For me, it started with the feeling that the internet wasn’t all it’s cracked up to be, and that something has gone wrong somewhere. In time I realised that many of the problems I could see unfolding were united by a common thread – a far bigger trend, covering much more than just the internet. It’s elusive, and I don’t think a coherent and elegant definition that encompasses it all even exists yet.
I’ll start with an attempt to define the Entanglement as I understand it:
- ‘The Entanglement is the trend towards more interconnected and less comprehensible technological surroundings.’1
- ‘As individuals and as a society, we increasingly depend on programmed routines that we neither see nor understand.’ – Nicholas Carr, Utopia is Creepy, p.188
- Furthermore, as complexity increases – not just the complexity of our technology, but of our economy, politics, and much more – things that were once comprehensible by human intellect move into the realms of being completely incomprehensible. We rely on abstractions and simplifications to tease any meaning from them at all – and, increasingly, on machines.
- Humans are increasingly controlled by their technology rather than the other way around.
- As a consequence of this complexity and incomprehensibility, we live in a world filled with new and often terrifying problems that are ever more difficult to solve: bugs, glitches, security breaches.
- ‘Improvements in communication make for increased difficulties of understanding.’ —Harold Innis (1950)
- The tech we rely upon is increasingly used to mine our data for corporations. A side-effect of the broader Entanglement is that tech users are increasingly controlled by the corporations who exploit their data.
- A key aspect of the Entanglement that interests me is social media reform. Social media is a dominant force in our time, yet (in late 2018) its ability to cause harm on both an individual and societal level is only just starting to become understood.
The term ‘Entanglement’ was coined in this context by computer scientist Danny Hillis. In his essay ‘The Enlightenment is Dead, Long Live the Entanglement’, Hillis states that:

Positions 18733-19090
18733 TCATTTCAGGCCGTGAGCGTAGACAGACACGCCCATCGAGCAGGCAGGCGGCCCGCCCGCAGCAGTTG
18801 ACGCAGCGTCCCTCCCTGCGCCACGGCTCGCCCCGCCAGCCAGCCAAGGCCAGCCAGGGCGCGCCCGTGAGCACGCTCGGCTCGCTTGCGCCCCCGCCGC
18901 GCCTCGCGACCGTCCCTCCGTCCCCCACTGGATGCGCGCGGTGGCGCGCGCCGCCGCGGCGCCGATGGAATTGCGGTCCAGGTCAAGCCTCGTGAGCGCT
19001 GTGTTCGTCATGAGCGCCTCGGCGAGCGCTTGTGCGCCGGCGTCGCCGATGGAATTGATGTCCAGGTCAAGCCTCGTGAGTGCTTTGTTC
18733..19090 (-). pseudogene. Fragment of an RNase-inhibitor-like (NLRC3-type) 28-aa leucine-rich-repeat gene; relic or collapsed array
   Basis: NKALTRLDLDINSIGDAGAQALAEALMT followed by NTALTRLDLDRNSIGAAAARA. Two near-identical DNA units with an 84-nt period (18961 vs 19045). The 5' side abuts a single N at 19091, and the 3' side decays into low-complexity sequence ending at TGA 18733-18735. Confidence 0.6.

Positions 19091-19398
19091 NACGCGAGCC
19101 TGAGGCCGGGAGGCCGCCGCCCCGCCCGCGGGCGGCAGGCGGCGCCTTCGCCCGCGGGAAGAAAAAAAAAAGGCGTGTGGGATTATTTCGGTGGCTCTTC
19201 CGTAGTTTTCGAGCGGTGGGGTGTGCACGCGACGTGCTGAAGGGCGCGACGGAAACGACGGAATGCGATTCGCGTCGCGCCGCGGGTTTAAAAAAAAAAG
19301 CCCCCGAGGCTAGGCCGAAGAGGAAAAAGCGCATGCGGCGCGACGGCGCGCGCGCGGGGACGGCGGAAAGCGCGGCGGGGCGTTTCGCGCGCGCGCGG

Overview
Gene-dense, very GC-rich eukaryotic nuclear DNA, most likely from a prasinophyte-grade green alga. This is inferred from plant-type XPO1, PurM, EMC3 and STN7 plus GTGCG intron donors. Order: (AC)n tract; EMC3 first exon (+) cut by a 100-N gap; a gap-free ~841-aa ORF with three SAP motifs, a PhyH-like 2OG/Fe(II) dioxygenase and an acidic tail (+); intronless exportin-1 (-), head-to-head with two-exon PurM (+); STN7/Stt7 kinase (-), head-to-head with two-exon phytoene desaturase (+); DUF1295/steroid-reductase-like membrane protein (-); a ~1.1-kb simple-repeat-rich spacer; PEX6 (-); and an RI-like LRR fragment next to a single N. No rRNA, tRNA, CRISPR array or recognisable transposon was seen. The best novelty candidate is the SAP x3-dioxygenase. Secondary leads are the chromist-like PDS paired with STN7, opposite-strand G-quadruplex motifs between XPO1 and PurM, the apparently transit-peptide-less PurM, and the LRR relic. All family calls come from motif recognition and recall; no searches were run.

As our technological and institutional creations have become more complex, our relationship to them has changed. We now relate to them as we once related to nature. Instead of being masters of our creations, we have learned to bargain with them, cajoling and guiding them in the general direction of our goals. We have built our own jungle, and it has a life of its own.
The power (physical, political, and social) has shifted from comprehensible hierarchies to less-intelligible networks. We can no longer understand how the world works by breaking it down into loosely-connected parts that reflect the hierarchy of physical space or deliberate design.
In a more recent essay, ‘The Deliberate Awfulness of Social Media’ for The New Yorker, Mark O’Connell examined some recent Entanglement literature and made some key points that add more to a potential definition of the Entanglement:
Bridle argues that the Enlightenment-era equation of knowledge and power has collapsed under the sheer tonnage of information> – data, news, opinion, political spectacle, fact, falsehood – mobilized by contemporary technology. Not only is knowledge no longer power, it isn’t even really knowledge anymore. It is a strange fact, verifiable by people still living, that the Internet was once thought of as a grand superstructure by which all of us would be elevated to a state of technological enlightenment. This is not how things have panned out.
To be alive and online in our time is to feel at once incensed and stultified by the onrush of information, helpless against the rising tide of bad news and worse opinions. Nobody understands anything: not the global economy governed by the unknowable whims of algorithms, not our increasingly volatile and fragile political systems, not the implications of the impending climate catastrophe that forms the backdrop of it all. We have created a world that defies our capacity to understand it – though not, of course, the capacity of a small number of people to profit from it.
- Emphasis mine, but this is a quote from the essay ‘It’s complicated’ by Samuel Arbesman, which provides a useful introduction.